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J Fam Pract. 1996 Oct;43(4):375-81.

Do adolescents want to hear preventive counseling messages in outpatient settings?

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Department of Family Medicine, University of North Carolina School of Medicine, Chapel Hill, USA.



In response to the high prevalence of health-risk behaviors among adolescents, policy agencies have urged primary care clinicians to discuss these behaviors with all adolescents. Yet such discussions frequently do not take place. A commonly mentioned barrier is the clinician perception that patients are not interested in, or are embarrassed by, such discussions. The purpose of this study was to assess the accuracy of this perception by conducting a survey of adolescents.


Self-administered questionnaires were distributed to 305 adolescents, ages 11 to 16 years, waiting to be seen in three community health centers and three private practices. The questionnaire queried adolescents' willingness to talk about eight preventive counseling topics with health care practitioners, and information was collected on variables that might influence willingness. Descriptive frequencies were generated. Chisquare analysis and stratification assessed differences between groups.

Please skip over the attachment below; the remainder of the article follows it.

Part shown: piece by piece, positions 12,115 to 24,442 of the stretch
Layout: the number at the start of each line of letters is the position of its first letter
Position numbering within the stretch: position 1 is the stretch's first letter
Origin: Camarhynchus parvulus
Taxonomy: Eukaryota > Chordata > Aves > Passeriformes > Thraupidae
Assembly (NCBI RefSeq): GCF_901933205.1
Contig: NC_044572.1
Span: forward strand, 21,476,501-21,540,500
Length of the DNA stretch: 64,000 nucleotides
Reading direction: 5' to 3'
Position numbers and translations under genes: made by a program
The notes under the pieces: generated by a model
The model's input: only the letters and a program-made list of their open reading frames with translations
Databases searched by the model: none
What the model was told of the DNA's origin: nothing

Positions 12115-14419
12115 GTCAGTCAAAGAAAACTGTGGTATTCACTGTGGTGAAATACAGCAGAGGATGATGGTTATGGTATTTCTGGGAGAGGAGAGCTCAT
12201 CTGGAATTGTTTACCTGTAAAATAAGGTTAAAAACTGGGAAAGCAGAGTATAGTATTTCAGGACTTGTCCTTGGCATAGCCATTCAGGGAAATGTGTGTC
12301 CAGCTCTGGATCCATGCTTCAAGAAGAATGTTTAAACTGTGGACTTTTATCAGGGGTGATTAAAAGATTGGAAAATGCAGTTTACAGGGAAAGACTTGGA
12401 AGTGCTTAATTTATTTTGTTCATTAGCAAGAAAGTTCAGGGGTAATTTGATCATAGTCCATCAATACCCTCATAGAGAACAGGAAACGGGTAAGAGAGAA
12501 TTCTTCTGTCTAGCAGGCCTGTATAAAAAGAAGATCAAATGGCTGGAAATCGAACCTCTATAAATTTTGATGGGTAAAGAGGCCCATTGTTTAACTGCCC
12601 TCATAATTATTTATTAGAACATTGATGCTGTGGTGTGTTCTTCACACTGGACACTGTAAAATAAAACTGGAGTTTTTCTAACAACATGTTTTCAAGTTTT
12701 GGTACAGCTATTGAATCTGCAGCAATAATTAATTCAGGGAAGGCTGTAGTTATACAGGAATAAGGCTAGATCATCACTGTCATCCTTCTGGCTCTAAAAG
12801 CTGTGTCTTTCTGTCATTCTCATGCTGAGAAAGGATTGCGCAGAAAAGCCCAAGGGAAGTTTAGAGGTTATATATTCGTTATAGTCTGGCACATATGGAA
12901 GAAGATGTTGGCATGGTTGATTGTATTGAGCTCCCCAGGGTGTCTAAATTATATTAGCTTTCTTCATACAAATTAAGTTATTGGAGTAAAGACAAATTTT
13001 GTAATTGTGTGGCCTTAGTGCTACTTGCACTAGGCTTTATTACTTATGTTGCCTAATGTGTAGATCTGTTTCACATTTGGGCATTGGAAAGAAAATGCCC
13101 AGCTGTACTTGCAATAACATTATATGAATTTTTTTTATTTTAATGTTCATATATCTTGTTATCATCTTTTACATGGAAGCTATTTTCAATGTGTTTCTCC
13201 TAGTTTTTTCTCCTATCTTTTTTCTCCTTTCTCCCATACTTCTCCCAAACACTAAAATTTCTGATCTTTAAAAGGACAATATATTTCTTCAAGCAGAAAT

A majority of adolescents felt that it is a clinician's job to discuss health risk behaviors. On the current visit, however, fewer than 20% wanted to talk about drugs, alcohol, cigarettes, or depression; fewer than 40% about sex; and fewer than 55% about diet or exercise. Adolescents reporting previous conversations on a topic were more likely to want to talk about that issue at the current visit. Willingness to talk did not vary by visit type (well care vs acute care).


This study confirms that adolescents are hesitant to discuss health risk behaviors with clinicians, but the findings also suggest that receptivity increases if clinicians address these topics on repeat occasions.

[Indexed for MEDLINE]

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